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    I think if I were Tesla I'd be shipping all new cars today with J1772 IMO
     
  18. Kevin Sharpe

    Kevin Sharpe Active Member

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    In the UK the vast majority of domestic properties have 100A 1~ supplies. Most commercial properties have either 100A 1~ or 100/160/200A 3~.

    My goal is to deliver a low cost network as quickly as possible. If I deployed 3~ then I would exclude the vast majority of domestic and commercial sites from participating (without an expensive supply upgrade), would drive up installation costs, and would probably have no users until the Renault Fluence or Mercedes/Tesla A Class arrives in 2012+.

    Deploying 32A and 63A 1~ allows a low cost network to be deployed rapidly. This does not exclude the possibility of replacing with 3~ or DC in the future... it just allows us to do something proactive today.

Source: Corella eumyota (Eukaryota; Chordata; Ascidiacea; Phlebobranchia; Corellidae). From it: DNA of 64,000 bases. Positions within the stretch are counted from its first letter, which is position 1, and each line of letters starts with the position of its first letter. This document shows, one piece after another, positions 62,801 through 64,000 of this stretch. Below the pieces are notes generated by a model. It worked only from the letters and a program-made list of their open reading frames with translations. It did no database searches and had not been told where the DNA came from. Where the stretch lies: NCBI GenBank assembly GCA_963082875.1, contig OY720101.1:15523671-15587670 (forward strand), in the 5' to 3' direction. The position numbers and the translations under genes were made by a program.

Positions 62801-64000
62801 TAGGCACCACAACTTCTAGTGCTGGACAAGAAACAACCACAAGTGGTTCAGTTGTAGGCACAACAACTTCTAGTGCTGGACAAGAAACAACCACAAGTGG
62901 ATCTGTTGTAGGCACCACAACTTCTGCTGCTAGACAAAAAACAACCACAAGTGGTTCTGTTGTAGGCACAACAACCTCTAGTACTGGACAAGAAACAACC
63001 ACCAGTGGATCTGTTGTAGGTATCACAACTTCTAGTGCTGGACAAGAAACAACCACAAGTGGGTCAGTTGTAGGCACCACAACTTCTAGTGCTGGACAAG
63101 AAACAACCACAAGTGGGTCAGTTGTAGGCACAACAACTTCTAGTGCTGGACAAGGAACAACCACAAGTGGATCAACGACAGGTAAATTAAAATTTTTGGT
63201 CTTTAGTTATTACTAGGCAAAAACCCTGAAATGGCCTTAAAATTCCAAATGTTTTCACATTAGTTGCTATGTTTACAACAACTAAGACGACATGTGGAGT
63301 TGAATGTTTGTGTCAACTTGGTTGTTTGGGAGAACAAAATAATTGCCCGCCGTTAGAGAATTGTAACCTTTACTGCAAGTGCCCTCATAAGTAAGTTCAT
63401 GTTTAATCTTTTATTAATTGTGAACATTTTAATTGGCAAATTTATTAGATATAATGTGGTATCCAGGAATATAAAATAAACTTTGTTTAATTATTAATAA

19. tomsax

    tomsax Member

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    Our merry band of J1772 Tesla rebels is not alone!

    Just a few days after we did it, some folks in South Carolina showed a Tesla Roadster charging from a J1772 station.

    According a source involved in the demo, they were using a prototype adapter built by the Coulomb folks. Coulomb reportedly doesn't want to be in the adapter business and were very protective of their one-off adapter. Coulomb (like us) is hoping Tesla will provide an official J1772 solution for Roadster owners.

    See also the article in The State.
     
  20. mpt

    mpt Electrics are back

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    Tom, I'm looking to follow suit as we have a chargepoint near here and on-route to Boston. Can you share the wiring diagram from the Tesla cable to the J1772 socket? It'd be especially helpful if you can share in the form of Tesla cable colour to J1772 female pin number.

    Thanks!